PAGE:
ERS also conducted a study entitled, “Return on Investment in Education: A System Strategy approach” (Frank & Hovey, 2014). In the study, they refer to this body of research as “educational productivity” or “academic ROI”. Their unique approach is to take a five-step systems approach to resource allocation and ROI analysis which include: 1) Identify the core need, 2) Consider a broad range of investment options, 3) Define ROI metrics and gather data, 4) Weigh investment options, and 5) Make investment decisions. They recommend using either teacher effectiveness data or research-based data of program effectiveness to determine the benefits resulting from the investment. This study focuses on the important concept of considering multiple approaches and using a comprehensive decision-making process. However, this study does not provide a practical, statistical model that could be utilized by educational leaders.

The District Management Council has conducted the following three related studies regarding educational value analysis. Kim (2014) presents an approach entitled, Achievement Value Analysis (AVA) to making decisions about resource allocation. His approach focuses on three components: 1) Segmenting and identifying students by their educational needs, 2) Measuring outcomes based on the specific educational skills being taught and the duration needed to achieve them, and 3) Capturing costs fully and accurately.

Levenson (2012) provides four tips for measuring the effectiveness of individual instructional programs: 1) use a controlled test, 2) look for pockets of data-based evidence in schools within your district that are outperforming, to identify their source of success, 3) use already available common formative assessments to evaluate programs, and 4) zero is an answer, meaning some programs will not provide an improvement.

Levenson et al. (2014) presented a chapter in their book, “Spending Money Wisely,” entitled, “Calculating Academic Return on Investment: A powerful tool and a great investment”. In this chapter of the book, they discuss their model called academic return on investment (A-ROI). The A-ROI Model= (Increase in Student Learning) x (Number of Students Helped)/$ Spent. They recommend to first overcome the obstacles to implementing A-ROI by: 1) Build A-ROI into nearly every aspect of budgeting, teaching and learning, and central office work, 2) Ensure strong support from the superintendent and school board, 3) Create a small staff with the skillset and clout to make data actionable, and 4) Establish new ways of making decisions. They also recommend the following steps to conduct an A-ROI model: 1) find or hire staff with the key skills, 2) select just a few high priority topics, 3) use the data you need, not the data you have, 4) let the key stakeholders help set the measures of success, and 5) empower the process.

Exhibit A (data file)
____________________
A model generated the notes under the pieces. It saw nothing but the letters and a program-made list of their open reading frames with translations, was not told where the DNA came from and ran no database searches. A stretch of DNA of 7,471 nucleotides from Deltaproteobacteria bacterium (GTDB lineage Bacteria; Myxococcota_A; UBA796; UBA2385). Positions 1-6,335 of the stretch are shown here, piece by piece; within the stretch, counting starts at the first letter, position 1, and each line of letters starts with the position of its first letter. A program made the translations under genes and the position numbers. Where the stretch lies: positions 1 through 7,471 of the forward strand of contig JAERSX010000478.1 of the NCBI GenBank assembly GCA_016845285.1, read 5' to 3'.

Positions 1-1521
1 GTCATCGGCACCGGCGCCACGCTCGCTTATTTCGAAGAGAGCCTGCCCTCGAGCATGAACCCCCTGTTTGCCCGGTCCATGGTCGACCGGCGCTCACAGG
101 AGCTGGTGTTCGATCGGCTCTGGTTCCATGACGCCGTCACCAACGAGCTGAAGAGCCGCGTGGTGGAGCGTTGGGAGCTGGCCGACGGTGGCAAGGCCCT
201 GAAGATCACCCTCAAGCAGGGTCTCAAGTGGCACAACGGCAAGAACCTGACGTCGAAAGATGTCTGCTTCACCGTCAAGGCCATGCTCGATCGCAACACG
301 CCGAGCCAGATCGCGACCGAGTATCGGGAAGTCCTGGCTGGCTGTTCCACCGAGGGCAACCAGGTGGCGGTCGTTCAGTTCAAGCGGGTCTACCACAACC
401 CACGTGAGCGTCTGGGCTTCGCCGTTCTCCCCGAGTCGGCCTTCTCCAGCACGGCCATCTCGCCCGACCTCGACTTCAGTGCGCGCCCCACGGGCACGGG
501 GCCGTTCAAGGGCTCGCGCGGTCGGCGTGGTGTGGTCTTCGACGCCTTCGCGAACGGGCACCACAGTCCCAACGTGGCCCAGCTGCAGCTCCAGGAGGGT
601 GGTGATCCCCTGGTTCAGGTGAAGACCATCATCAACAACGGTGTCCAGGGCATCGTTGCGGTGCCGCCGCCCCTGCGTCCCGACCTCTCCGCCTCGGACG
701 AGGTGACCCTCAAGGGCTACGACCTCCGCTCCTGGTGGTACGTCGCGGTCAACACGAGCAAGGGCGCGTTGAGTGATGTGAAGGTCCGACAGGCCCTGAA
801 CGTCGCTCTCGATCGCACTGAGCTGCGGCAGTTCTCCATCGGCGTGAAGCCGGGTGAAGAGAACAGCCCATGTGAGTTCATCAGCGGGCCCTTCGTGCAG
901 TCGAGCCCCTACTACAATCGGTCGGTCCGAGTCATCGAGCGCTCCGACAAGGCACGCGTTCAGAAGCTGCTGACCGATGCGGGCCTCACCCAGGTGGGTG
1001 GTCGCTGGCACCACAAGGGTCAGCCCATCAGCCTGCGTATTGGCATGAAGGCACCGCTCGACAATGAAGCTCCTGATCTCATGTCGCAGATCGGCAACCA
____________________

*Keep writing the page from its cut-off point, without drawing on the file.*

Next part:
At the collegiate-level, the concept of return on investment has received increased attention in the press and public consciousness. Payscale Corporation is a salary benchmarking firm who has combined salary data of graduates with publicly available cost data to create a college ROI ranking. Their analysis performs the traditional ROI calculation using organization-level data (Payscale, 2015). There are several challenges that present difficulties to this approach, such as niche schools (e.g. engineering schools with higher salaries) are ranked consistently at the top. Even with limitations, their annual report is notable because public interest in return on investment in education is growing.

This literature review reveals a fairly new focus on the importance of evaluating the return on investment of instructional programs and the importance of strategic resource allocation for schools at a conceptual, policy level. However, practical, step-by-step, models that can be used by administrators to make strategic resource allocation decisions are still limited. This paper attempts to bridge that gap by providing a comprehensive, practical Return on Instructional Investment (ROII) model and spreadsheet that also offers statistical data and analysis as support. This model can be utilized by school leaders as a template for making investment decisions. It also provides evidence and samples of the use of this model for instructional program evaluation by emerging school leaders enrolled in an MBA in Educational Leadership program.

Methodology

The authors of this paper were charged with the task of developing a new MBA program at their mid-size, midwestern university for K-12 school leaders with the support of several grants. The program was entitled, MBA in Educational Leadership which launched in summer 2014. The rationale for creating this program was that many individuals who become school leaders are experts in the field of education, based on their training & experience, often as teachers, but have minimal experience in leading a large organization. Thus, the MBA in Educational Leadership was designed to provide business skills for leading an organization in the context of the educational setting. Each course in the program was designed as a unique course in which core business theories and knowledge are taught with an educational emphasis and application. These courses include data analysis & statistics in education; economics & public policy in education; education law & ethics; global business & educational systems; instruction, curriculum, & assessment; leadership development field project (internship); lean six sigma for operational excellence; marketing & communication in education; organizational leadership in education; school technology leadership; strategic analysis & development in education; strategic management of talent; and financial analysis & budgeting in education (Smith & Somers, 2016; (University of Indianapolis, 2018). The authors of this paper developed the financial analysis & budgeting in education course for the program. The Return on Instructional Investment (ROII) model was designed for this course to teach emerging leaders how to strategically allocate resources in their schools.